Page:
If you’ve been researching how to self regulate your nervous system, that means you likely feel anxious, dysregulated, or on high alert quite often. It’s incredibly frustrating when your body and mind seem to be acting as though an intruder is at your door, and you’re in a state of complete dysregulation, over a minor life stressor. In other words, you tend to overreact (both physically and mentally) to stressful situations that don’t warrant an emergency response. If this happens to you, you’re not alone, and there are tips in this article that will help you.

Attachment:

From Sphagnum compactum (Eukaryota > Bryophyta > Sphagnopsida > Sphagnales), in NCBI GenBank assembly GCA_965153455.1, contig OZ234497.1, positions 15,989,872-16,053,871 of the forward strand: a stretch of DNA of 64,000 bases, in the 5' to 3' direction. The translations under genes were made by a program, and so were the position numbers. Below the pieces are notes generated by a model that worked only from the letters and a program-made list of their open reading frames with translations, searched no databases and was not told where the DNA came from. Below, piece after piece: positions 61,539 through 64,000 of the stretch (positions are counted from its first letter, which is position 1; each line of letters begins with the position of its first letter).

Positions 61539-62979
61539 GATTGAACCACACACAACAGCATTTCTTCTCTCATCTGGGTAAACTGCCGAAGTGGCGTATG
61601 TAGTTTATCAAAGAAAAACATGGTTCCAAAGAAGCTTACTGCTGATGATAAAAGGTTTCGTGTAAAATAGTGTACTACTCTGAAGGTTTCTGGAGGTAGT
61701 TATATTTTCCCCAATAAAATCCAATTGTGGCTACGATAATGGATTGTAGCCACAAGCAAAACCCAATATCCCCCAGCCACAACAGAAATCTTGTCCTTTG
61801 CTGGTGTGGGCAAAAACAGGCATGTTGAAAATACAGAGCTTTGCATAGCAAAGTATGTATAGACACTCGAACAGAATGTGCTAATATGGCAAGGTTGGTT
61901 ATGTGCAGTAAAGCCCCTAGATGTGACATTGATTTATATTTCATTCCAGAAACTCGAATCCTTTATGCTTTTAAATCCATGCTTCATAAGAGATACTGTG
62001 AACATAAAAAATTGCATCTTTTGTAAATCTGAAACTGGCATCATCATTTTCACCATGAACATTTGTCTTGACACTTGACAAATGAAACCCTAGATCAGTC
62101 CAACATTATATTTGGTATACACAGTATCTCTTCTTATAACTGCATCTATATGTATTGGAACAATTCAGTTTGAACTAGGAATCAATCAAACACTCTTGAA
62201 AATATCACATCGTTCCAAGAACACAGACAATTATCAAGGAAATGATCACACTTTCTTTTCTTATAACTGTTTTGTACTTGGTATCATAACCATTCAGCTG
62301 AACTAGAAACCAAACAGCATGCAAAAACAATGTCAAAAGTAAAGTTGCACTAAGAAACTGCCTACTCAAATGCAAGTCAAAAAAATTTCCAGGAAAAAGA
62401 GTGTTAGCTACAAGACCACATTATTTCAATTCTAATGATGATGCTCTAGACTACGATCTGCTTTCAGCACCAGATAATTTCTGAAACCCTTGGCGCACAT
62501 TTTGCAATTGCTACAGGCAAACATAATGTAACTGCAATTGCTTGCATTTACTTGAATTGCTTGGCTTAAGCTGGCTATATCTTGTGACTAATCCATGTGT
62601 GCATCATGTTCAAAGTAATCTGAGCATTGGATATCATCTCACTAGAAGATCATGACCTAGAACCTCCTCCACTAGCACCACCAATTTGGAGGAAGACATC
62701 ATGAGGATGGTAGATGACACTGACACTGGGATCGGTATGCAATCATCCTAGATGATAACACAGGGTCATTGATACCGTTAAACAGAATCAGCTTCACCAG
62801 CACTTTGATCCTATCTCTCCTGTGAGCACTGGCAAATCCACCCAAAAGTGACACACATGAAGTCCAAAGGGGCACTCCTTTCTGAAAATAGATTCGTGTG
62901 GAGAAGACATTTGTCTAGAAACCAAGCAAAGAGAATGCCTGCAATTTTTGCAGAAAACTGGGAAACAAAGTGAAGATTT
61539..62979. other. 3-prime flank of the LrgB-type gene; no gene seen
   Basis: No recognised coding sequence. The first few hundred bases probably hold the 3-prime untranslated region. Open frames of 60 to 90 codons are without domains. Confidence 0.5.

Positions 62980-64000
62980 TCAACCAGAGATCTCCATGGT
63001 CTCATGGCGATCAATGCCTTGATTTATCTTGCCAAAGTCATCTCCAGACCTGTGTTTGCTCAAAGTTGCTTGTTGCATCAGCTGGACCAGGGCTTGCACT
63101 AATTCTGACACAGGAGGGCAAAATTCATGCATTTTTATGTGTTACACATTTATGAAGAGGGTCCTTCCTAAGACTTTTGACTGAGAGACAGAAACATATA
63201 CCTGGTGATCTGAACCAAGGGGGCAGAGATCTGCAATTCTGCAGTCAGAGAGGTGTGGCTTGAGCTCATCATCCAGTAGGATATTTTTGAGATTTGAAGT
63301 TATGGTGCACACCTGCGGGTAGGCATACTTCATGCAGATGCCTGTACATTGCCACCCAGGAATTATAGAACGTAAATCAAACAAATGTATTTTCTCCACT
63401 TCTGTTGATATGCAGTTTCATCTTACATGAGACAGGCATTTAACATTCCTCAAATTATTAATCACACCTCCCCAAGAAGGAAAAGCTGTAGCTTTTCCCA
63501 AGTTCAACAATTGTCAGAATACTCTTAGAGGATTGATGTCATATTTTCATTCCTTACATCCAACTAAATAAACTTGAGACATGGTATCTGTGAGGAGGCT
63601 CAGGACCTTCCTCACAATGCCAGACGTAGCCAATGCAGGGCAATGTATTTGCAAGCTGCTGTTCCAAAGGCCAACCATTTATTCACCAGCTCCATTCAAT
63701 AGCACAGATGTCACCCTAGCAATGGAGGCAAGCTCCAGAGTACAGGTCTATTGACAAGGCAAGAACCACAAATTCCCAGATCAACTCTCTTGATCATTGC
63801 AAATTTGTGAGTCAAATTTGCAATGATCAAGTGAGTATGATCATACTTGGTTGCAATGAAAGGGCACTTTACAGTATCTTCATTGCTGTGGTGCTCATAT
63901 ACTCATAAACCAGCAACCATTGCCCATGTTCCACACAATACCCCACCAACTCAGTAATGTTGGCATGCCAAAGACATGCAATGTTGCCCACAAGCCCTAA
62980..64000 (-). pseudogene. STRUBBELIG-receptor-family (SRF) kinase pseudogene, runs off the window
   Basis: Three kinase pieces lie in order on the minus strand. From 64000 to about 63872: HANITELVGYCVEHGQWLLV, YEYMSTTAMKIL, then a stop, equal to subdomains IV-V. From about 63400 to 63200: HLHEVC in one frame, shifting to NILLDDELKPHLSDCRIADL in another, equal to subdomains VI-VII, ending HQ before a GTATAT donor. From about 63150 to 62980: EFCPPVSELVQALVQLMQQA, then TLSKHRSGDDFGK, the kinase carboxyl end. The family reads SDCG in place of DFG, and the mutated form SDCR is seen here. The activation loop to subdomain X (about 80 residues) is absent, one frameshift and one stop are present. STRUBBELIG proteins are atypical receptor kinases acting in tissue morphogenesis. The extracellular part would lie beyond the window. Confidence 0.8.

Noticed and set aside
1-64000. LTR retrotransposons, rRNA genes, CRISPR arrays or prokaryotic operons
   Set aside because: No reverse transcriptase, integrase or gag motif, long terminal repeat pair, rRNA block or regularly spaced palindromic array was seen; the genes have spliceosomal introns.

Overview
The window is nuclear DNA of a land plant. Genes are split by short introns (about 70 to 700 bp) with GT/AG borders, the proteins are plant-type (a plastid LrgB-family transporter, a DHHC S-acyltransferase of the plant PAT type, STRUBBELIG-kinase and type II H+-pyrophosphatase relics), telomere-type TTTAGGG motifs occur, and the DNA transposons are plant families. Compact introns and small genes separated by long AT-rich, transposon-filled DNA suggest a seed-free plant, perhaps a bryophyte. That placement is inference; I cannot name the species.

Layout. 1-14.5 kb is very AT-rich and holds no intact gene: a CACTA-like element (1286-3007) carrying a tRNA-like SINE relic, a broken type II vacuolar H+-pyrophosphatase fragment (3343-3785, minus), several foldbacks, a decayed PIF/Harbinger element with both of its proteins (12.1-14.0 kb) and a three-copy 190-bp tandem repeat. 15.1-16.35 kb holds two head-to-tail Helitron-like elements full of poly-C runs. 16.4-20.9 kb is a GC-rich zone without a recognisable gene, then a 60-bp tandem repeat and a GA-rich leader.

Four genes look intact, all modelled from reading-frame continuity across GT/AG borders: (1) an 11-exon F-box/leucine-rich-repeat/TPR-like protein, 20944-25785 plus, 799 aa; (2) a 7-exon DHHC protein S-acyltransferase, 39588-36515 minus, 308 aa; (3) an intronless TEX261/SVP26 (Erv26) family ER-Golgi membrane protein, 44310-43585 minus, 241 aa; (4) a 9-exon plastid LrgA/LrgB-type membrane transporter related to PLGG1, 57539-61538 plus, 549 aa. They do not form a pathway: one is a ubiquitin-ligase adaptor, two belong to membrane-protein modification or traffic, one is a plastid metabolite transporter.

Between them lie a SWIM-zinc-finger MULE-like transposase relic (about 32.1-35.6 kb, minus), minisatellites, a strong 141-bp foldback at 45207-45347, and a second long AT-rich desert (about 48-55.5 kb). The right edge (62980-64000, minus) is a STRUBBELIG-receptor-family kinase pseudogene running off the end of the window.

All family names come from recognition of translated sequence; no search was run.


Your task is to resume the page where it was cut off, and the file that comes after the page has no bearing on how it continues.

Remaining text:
Your nervous system is the control centre of your body. It’s composed of your brain, spinal cord, and nerves. Learning how to self regulate your nervous system means you’re learning how to self-soothe, calm yourself down, and better respond to stress. In fact, learning how to self regulate your nervous system will change the way your body feels, the way your brain thinks, and the way you behave.
When you learn how to self regulate, you’re mastering how to manage your emotions and your physical response to stressors. To master this is truly a life-changing feat.
Kevin Choi, the CEO of the mental health facility Harm Reduction Center states: “Self-regulating your nervous system means having the ability to relax and calm yourself even when you’re feeling anxious, frightened, nervous, stressed, or upset. It’s a skill everyone can learn and practice.”
Why Do We Feel Dysregulated?